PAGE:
Should I Collect or Sell Vintage Federal Glass?
As mentioned above, most Federal Glass items you’ll come across will be worth less than $25. However, it may be worth keeping an eye out for some of the higher value items, such as Mid-Century Modern barware, mixing bowls and dish sets, or some of the rare depression glass patterns or items.
While catalogs and reference books are great for learning and recognizing patterns as you search for ones to collect, they’re not exactly a great source to learn pricing or worth from. This is mainly because such catalogs and reference books are old enough that any mention of worth or pricing in the description of the specific pattern and piece probably differs from what it is today.
The research could be as simple as going to an antique store or some antique expert and talking to the owner or expert about what price the specific piece or set is worth. You could look at sites such as eBay to see what others are selling pieces for that are similar in pattern and color to yours.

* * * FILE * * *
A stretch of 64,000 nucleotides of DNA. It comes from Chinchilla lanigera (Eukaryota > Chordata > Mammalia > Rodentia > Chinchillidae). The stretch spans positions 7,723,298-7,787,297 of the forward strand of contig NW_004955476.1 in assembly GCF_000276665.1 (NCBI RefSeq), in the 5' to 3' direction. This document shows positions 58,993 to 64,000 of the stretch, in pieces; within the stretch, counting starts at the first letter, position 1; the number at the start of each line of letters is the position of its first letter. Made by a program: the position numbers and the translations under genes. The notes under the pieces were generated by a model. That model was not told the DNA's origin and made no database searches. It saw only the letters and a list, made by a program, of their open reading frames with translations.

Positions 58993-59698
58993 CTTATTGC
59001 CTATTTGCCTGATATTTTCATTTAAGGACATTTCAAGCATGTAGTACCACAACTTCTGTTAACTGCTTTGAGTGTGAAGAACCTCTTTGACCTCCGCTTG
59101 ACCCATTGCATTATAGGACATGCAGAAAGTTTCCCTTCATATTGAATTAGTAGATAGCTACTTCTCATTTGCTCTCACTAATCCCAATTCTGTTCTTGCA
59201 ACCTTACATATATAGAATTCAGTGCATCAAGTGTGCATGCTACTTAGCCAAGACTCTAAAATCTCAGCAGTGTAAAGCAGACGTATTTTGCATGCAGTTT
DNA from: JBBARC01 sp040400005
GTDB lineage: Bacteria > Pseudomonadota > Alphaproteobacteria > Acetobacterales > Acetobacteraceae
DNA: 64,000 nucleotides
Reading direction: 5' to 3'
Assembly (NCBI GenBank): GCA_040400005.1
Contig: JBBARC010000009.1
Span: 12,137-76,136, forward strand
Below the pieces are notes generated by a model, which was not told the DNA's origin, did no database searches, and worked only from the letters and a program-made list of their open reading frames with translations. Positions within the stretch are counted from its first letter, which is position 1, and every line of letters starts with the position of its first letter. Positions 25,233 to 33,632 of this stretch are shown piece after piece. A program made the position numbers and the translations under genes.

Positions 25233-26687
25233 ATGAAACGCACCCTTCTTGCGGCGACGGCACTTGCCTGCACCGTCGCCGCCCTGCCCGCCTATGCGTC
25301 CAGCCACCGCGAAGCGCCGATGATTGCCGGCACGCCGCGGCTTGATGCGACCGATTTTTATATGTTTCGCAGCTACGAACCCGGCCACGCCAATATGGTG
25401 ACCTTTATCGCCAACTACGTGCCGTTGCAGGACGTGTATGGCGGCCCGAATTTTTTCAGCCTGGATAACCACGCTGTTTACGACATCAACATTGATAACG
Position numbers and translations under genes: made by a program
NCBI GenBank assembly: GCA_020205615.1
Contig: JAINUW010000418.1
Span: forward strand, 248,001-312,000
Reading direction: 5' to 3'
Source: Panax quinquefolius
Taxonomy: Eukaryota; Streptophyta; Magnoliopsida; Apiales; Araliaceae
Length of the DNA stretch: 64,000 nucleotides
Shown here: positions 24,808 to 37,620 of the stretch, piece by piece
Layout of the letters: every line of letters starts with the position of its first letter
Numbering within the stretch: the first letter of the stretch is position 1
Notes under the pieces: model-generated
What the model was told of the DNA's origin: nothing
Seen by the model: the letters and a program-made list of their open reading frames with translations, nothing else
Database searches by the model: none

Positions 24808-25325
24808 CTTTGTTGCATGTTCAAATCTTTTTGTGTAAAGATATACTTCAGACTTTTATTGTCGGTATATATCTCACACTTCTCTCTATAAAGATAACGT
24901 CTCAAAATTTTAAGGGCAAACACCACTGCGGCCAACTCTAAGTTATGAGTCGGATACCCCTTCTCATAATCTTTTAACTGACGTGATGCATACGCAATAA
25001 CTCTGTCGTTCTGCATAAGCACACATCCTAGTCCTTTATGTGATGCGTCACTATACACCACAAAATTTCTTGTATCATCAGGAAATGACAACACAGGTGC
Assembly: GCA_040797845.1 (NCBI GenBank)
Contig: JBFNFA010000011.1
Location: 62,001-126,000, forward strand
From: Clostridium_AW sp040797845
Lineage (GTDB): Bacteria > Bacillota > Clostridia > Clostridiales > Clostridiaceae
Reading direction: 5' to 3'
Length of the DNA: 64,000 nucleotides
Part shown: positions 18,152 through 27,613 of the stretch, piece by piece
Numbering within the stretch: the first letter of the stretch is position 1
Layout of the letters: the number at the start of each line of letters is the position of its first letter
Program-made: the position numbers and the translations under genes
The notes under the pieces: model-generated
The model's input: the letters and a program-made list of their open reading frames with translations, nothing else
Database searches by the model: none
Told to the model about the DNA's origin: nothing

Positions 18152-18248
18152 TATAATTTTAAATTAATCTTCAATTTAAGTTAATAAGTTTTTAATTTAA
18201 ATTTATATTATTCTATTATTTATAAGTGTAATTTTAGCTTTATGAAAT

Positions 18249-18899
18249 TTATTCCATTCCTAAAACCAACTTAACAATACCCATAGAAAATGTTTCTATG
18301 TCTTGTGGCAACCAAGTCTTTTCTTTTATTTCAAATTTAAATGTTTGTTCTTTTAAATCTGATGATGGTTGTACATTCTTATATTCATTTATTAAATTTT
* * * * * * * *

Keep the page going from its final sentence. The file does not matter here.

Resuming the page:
If multiple pieces in the same pattern and color are organized in a set, the worth or pricing would go up accordingly. Individual pieces would vary in pricing depending on the pattern, the color, and the type of piece it is. For instance, a candlestick holder in a specific pattern and color may be worth more or priced more than a dinner plate in that same pattern.
Researching the production time of the specific piece or pattern can help determine rarity and lead to a more specific determination of price as well.
Some pricing holds steady throughout the years depending on the piece’s pattern and color available. The most common colors, such as amber, may have kept a steady price more than others. Sets in amber will probably also have kept a steady price or worth/value rate compared to other colors.